Saturday, January 10, 2009

Eastern Highlands Province

The EHP or more particularly for me was Goroka and its accompanying festival. I flew in, checked out the many, many Sing-sing Groups and then flew out. I had a tight schedule and during this trip I had visited the very South Eastern corner of PNG, followed by a journey to Rabaul via Buka and it was at the end of this journey that I took in the splendour of the Goroka Festival.

It is simply an awesome spectacle; imagine dozens and dozens of Highlanders in traditional tribal bilas and performing dances of a variety of meanings. Most of the performances were based on some of the dances that they would perform when going into battle with other clans yet some of the performances were based on finding a partner whether that be for loving or for cooking… and of course there was the snake dance.

My personal favourite group was the group of ladies from Enga who stood in a long line rhythmically swaying their grass skirts by a gentle bend of their knees, while beating out a tempo on small kundu drums. Upon their heads was a wig of human hair decorated with small ferns, and they wore a light coating of light brown earth on their faces, shoulders and breasts. A band of black paint from ear to ear masked their eyes and added to the seriousness of their expression. Quite hypnotic.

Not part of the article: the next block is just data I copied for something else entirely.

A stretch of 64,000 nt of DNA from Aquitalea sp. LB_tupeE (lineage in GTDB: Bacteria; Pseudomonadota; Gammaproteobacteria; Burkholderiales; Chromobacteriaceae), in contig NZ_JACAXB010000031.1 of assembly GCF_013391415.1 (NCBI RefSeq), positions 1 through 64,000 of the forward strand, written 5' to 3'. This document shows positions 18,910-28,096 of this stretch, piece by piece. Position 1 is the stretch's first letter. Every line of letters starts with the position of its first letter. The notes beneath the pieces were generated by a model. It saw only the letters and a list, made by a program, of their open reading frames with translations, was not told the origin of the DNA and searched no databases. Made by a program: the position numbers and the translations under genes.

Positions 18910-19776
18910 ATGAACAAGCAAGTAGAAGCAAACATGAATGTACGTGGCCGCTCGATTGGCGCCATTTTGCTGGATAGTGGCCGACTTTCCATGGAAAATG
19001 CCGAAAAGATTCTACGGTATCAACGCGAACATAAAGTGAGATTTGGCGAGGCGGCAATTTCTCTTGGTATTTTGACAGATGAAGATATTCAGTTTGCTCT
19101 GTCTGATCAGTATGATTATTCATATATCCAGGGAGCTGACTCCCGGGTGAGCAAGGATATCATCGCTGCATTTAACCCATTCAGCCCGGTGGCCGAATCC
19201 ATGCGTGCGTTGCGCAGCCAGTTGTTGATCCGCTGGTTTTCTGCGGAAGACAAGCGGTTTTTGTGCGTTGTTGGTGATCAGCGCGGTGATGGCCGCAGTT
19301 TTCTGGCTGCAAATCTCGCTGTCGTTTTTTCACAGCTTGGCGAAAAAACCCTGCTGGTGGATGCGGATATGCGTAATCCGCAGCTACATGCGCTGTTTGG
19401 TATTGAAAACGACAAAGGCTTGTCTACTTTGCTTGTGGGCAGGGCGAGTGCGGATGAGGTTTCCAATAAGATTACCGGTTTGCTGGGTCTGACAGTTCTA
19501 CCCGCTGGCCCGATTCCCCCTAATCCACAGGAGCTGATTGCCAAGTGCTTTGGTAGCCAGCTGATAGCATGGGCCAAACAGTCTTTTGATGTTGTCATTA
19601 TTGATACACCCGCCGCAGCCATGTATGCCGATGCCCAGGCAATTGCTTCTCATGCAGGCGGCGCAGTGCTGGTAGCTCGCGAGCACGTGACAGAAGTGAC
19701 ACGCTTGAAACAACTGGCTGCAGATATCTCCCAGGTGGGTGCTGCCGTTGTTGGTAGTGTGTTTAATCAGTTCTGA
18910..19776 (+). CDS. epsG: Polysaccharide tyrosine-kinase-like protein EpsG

My other highlights were the crew from Goroka town itself and their traditional costume which was bilum made and in the colours and designs of the PNG National Flag, very patriotic. I liked the lads from Morobe who performed very energetically and sexually while singing songs about their women getting the dinner ready. The snake dance guys were really cool too, underneath a huge stocking, filled and painted to look like a long snake, the men would dance and circulate in and around the rest of the crowd, with the tallest man leading the way and slowly getting smaller and younger until the last few performers holding onto the tail end of the snake were just little tackers enjoying their day out in the sun.

The lads all looked like they were having a ball.

And then the performers all left the field and mingled with the crowds outside, and this was a sign for the afternoon rain to start and this was a second sign for the crowd outside to start hurling bricks and large rocks over the fence and into the throng of people all trying to get out of the rain. After a large rock landed in the clump of bamboo I was hiding under for rain protection, I thought it was best to move further away from the Rock Concert.

But I survived and managed to escape down to the centre of town, got a beer from the Bird of Paradise and then bought some crafts from the street sellers outside, and got followed by more craftsmen on the way to the Airport to the waiting Dash-8 and journey back to Moresby.


Lucky-1 said...

I love looking at your photos. More so the faces of the people, they can say so much.

Steve Bennett said...

Thanks Lucky. One day when I back down South, I'll bring my collection of Goroka shots so you can have a slide show of what is an amazing spectacle of people as art.